Dumping most of their resources into hanging on by their fingernails to their old franchises, publishers and owners failed to invest adequately – in bodies or in dollars – in exploring in a big enough way how they could use the new technology to build on their greatest strengths: the expertise and intelligence of their reporting staffs.
Suddenly then, the revenue to cover their vast overhead nut started disappearing. Nowhere was this more dramatic, or more damaging, than in the rapid loss of classified advertising.
Yes, once upon a time, BCL (Before Craig’s List), newspapers sold classified advertising. It was like printing money. Every line was a source of revenue. And significantly, classified advertisers really didn’t care how big the home delivery circulation of the paper was because people looking for a job, home, car or repairman bought the paper because they needed the classifieds.
Today, people looking for any of these things – especially jobs – don’t bother with the newspaper. They go online, usually to a site that has no connection to their local newspaper.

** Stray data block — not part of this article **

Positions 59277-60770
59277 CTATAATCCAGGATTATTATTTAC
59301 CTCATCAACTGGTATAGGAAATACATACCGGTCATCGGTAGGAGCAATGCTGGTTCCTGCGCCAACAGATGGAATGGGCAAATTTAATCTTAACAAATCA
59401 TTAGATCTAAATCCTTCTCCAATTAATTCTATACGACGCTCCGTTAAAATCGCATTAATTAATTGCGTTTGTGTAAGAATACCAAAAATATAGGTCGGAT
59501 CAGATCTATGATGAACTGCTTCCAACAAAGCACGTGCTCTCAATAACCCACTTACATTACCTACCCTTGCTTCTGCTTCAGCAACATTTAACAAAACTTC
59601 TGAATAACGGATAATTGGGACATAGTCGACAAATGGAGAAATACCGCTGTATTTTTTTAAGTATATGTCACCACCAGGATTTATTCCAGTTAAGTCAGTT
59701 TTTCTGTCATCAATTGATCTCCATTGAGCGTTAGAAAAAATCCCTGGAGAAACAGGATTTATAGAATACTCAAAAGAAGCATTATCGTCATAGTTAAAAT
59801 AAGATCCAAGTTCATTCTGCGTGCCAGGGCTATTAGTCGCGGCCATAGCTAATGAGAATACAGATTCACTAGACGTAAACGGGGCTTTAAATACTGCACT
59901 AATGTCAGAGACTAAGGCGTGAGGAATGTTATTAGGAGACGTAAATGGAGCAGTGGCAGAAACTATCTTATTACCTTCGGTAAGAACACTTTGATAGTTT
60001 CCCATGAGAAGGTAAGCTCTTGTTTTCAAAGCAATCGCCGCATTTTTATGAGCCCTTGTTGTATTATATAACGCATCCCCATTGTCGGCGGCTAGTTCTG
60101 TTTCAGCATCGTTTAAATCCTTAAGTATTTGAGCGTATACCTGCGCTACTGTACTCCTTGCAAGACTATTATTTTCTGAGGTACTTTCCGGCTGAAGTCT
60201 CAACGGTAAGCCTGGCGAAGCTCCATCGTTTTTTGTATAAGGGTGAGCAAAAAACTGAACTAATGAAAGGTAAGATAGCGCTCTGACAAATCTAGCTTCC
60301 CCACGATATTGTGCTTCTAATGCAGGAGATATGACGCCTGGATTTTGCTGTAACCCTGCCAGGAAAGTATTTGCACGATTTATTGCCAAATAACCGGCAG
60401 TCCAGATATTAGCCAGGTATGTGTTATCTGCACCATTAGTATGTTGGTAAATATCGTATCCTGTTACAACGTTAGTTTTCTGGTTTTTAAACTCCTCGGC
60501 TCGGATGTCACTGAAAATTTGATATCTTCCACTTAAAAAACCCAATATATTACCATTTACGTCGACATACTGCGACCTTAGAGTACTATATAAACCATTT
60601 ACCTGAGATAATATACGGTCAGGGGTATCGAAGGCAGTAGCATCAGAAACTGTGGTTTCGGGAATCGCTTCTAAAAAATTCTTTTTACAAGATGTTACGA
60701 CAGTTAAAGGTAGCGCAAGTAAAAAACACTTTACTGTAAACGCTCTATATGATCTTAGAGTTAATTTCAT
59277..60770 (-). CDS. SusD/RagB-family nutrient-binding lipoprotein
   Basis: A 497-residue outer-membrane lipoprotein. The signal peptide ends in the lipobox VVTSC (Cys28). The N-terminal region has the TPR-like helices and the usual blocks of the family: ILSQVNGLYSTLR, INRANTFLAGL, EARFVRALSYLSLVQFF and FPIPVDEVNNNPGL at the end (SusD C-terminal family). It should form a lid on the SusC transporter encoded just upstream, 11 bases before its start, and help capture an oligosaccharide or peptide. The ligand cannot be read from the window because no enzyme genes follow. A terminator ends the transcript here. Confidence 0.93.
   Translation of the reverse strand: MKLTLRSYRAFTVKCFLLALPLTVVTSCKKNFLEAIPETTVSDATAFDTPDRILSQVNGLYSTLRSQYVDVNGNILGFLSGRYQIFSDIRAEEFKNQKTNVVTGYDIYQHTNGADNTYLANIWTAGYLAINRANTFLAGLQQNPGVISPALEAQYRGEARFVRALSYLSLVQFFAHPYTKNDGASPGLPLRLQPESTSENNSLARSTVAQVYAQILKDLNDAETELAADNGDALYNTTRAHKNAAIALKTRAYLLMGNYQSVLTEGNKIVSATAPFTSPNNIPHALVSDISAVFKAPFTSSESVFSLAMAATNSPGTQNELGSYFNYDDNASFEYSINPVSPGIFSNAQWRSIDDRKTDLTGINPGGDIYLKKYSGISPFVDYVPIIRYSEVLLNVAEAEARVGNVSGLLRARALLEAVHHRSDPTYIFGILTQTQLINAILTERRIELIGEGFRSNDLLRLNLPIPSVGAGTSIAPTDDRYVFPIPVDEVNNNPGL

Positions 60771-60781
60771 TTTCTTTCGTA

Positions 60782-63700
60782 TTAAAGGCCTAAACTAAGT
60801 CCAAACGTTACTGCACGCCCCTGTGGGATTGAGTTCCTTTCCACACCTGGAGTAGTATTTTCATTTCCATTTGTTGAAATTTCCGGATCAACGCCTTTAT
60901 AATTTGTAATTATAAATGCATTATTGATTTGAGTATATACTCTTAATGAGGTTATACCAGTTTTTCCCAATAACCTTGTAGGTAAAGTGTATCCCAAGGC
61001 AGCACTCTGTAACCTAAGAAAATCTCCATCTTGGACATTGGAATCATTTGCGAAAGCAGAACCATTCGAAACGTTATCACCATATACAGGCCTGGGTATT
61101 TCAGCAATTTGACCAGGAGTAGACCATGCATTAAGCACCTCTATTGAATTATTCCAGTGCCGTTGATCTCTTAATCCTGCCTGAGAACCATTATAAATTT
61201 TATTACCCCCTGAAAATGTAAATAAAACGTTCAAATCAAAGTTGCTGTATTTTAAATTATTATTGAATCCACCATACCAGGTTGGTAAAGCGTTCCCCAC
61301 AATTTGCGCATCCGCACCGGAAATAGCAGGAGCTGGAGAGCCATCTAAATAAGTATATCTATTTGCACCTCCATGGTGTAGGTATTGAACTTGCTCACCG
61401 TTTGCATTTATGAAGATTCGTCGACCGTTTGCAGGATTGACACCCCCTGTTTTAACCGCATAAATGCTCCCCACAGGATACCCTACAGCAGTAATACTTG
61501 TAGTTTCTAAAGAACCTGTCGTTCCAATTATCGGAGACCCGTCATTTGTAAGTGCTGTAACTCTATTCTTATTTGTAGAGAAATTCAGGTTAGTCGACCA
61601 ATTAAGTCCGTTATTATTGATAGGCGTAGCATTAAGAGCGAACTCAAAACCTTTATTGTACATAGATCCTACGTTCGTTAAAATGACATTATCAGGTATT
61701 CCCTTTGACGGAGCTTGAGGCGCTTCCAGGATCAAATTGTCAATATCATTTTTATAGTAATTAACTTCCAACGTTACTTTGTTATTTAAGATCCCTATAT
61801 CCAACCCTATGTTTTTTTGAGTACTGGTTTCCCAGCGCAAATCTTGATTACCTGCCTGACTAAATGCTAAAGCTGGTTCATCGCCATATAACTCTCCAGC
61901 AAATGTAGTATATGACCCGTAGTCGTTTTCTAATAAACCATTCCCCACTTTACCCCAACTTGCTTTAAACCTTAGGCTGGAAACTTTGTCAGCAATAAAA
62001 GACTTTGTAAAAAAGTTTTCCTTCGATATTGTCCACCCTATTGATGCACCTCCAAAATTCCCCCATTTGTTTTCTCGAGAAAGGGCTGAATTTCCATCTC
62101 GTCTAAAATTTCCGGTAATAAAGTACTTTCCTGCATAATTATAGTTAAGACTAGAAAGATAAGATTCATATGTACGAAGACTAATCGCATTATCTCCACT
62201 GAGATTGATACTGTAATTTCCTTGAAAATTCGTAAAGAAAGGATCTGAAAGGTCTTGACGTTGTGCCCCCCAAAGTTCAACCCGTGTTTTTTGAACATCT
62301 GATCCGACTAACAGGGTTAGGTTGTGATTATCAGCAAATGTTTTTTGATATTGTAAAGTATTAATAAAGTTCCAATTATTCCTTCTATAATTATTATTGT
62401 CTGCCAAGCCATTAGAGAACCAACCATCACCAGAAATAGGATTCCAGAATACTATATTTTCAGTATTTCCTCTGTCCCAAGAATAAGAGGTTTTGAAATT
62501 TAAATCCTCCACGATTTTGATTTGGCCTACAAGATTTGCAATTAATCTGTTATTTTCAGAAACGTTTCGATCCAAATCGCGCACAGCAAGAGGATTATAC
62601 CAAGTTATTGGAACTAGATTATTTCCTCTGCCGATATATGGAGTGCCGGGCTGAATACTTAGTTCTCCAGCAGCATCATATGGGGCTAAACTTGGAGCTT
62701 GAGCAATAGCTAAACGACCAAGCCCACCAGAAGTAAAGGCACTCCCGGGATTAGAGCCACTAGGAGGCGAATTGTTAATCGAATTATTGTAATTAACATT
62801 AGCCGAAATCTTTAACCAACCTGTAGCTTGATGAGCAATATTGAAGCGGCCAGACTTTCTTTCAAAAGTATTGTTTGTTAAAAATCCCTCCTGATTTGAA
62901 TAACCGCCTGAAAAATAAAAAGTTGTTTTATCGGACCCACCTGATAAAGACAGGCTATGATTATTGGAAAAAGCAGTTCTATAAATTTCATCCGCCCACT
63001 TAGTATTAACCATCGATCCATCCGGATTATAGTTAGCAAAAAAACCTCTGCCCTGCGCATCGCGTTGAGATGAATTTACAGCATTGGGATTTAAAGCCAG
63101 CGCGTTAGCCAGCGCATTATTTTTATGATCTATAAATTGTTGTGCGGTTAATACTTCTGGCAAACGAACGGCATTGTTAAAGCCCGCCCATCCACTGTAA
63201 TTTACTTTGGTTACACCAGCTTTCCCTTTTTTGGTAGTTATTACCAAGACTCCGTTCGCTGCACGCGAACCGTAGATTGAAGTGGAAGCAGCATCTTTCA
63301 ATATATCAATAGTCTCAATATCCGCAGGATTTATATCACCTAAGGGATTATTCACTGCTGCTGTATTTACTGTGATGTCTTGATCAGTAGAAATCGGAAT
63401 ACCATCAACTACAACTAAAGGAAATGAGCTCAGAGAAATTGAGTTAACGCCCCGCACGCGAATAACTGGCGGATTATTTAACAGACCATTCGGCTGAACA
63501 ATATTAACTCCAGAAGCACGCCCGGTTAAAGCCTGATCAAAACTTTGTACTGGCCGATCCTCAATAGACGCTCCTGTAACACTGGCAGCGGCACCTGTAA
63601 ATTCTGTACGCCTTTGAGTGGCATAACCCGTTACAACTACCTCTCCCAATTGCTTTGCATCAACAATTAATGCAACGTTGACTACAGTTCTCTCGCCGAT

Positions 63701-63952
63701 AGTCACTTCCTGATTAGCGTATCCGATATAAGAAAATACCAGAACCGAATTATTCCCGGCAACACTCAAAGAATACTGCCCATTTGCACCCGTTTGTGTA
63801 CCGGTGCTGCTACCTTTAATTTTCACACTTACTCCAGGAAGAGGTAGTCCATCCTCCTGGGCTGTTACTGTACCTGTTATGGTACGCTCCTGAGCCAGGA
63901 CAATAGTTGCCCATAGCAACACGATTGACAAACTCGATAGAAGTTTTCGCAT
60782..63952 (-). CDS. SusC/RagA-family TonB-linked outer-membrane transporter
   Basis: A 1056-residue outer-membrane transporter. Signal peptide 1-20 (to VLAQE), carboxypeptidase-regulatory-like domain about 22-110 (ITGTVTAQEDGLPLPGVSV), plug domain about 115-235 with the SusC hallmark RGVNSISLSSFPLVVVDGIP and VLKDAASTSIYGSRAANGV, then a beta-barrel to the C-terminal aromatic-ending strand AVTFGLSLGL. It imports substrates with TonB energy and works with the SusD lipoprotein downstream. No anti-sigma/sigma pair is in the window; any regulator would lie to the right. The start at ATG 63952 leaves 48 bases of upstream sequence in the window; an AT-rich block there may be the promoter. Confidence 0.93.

When newspapers could no longer rake in cash from classifieds, they became more heavily dependent on display advertising. And display advertisers – from big national chains like Target to local restaurants and shops – do care about the size of circulation. They might pay $10,000 to place an ad in a large circulation newspaper but only $2,000 to place that ad in a paper with smaller circulation. It’s all about paying for eyeballs.
In order to survive, newspapers needed to focus more sharply on their primary business – local news. People interested in what was happening in Uzbekistan didn’t need the L.A. Times to tell them about it – they could go online and find all and more of the information they sought. What people couldn’t find was what was going on in South Central or West Hollywood. That’s not on the Internet, except when it’s aggregated by sites that pick up the work paid for by local newspapers.
But when classifieds dried up, newspaper managers responded by cutting the one thing crucial to saving their business – those who produced the local news that readers could find nowhere else. Less compelling content (and the rise of the Internet and other channels of information) led to declining circulation, which made newspapers less attractive to other advertisers. Stockholders and owners long used to annual profit margins of 20% saw their dividends shrinking so they demanded further cost savings. And the death spiral deepened.